WASHINGTON (Reuters) - U.S. Secretary of State Mike Pompeo declined on Wednesday to publicly say the Trump administration still backs a two-state solution to the conflict between Israel and the Palestinians.
“We are now working with many parties to share what our vision (is) as to how to solve this problem,” Pompeo told a U.S. Senate hearing where he was pressed for a response on the issue.
He said the administration “has been working on a set of ideas” for Middle East peace “that we hope to present before too long,” adding that he hoped they would provide a basis for discussions on resolving the Israeli-Palestinian conflict.
Democratic Senator Tim Kaine asked Pompeo, a former Republican member of the House of Representatives, if he thought a peace agreement including one state for Israel and one state for the Palestinians was an outdated idea.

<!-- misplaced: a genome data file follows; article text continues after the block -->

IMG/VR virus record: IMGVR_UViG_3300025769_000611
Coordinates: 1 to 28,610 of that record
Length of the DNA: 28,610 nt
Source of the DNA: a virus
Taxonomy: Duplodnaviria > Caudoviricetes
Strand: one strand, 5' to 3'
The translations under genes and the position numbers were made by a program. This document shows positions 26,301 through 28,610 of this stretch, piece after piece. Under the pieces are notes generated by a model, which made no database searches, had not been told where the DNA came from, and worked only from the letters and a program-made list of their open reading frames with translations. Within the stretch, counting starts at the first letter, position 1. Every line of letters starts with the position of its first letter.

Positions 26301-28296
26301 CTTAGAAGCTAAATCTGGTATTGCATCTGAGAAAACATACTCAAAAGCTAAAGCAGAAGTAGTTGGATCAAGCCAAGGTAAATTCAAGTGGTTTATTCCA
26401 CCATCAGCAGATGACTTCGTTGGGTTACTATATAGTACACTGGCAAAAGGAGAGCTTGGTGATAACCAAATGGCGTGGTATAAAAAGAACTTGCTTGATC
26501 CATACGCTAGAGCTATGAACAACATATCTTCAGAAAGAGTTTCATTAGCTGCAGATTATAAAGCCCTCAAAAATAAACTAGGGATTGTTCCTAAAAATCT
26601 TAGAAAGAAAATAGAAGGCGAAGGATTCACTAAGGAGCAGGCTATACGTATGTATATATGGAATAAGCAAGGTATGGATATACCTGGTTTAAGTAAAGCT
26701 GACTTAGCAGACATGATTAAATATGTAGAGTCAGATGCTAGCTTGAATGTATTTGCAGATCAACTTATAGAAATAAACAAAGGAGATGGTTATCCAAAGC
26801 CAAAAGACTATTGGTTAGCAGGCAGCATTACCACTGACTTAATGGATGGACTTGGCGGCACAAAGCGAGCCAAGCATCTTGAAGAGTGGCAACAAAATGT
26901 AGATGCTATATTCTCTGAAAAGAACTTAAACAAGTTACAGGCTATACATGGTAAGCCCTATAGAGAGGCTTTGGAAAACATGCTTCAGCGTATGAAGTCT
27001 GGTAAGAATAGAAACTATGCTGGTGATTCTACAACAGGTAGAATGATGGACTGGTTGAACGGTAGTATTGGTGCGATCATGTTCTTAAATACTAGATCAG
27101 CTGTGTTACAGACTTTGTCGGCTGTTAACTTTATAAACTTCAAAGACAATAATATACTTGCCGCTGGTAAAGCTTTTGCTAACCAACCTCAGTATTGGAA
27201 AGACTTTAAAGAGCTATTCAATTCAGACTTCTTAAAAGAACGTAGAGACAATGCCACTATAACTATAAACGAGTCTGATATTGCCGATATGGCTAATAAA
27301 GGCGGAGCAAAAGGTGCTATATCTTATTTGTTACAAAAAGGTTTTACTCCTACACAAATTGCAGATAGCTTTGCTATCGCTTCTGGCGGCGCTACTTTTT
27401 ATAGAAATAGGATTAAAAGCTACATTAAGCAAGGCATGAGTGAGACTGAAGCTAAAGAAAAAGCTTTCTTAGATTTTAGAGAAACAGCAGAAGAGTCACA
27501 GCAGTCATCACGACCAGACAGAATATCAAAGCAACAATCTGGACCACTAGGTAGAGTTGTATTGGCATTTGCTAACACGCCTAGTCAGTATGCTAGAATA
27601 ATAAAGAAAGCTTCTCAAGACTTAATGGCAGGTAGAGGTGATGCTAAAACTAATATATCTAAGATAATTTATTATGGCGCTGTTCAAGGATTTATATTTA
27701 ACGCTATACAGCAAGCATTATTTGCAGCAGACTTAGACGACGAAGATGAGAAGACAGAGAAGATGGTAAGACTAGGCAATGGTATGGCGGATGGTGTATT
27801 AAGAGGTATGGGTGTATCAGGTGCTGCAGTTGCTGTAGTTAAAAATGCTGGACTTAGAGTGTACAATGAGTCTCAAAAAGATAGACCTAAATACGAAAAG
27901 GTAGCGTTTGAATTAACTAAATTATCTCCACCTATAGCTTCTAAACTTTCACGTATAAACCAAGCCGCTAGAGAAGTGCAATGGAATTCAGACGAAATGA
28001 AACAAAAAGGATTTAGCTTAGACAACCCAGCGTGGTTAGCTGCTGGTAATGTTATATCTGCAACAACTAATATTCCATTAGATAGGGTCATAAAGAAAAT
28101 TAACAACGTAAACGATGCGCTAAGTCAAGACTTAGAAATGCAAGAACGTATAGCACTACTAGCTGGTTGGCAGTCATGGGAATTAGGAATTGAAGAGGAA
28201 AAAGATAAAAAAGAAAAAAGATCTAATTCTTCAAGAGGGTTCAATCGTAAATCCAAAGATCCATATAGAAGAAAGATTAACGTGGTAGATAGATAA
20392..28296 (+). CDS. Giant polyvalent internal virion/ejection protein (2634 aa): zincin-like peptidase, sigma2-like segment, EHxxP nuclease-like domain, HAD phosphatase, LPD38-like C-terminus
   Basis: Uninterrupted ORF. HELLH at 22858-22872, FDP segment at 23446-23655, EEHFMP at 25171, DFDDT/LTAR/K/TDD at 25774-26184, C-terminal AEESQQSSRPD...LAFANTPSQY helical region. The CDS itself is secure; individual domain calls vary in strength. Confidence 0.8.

“It’s certainly an idea that’s been around a long time, senator,” Pompeo responded.
“Ultimately the individuals in the region will sort this out,” the secretary of state said.
Israeli Prime Minister Benjamin Netanyahu secured a clear path to re-election on Wednesday, and a record fifth term in office, with religious-rightist parties set to hand him a parliamentary majority, despite a close contest against his main centrist challenger, a vote tally showed.
In a rare turn during the campaign toward the Israeli-Palestinian conflict, Netanyahu alarmed Palestinians by pledging to annex Jewish settlements in the occupied West Bank if re-elected. Palestinians seek a state there and in the Gaza Strip, with East Jerusalem as its capital.
That came after Trump signed a proclamation during Netanyahu’s visit to Washington on March 25, officially granting U.S. recognition of the Golan Heights as Israeli territory, a dramatic departure from decades of American policy.
The move, which Trump announced in a tweet days prior, was widely seen as an attempt to boost Netanyahu as he ran for re-election on April 9.
Israel captured the Golan in the 1967 Middle East war and annexed it in 1981 in a move not recognized internationally.
The Trump administration has been promising for many months that it would roll out a Middle East peace plan after Israel’s election.
Reporting by Patricia Zengerle and Lesley Wroughton; editing by Jonathan Oatis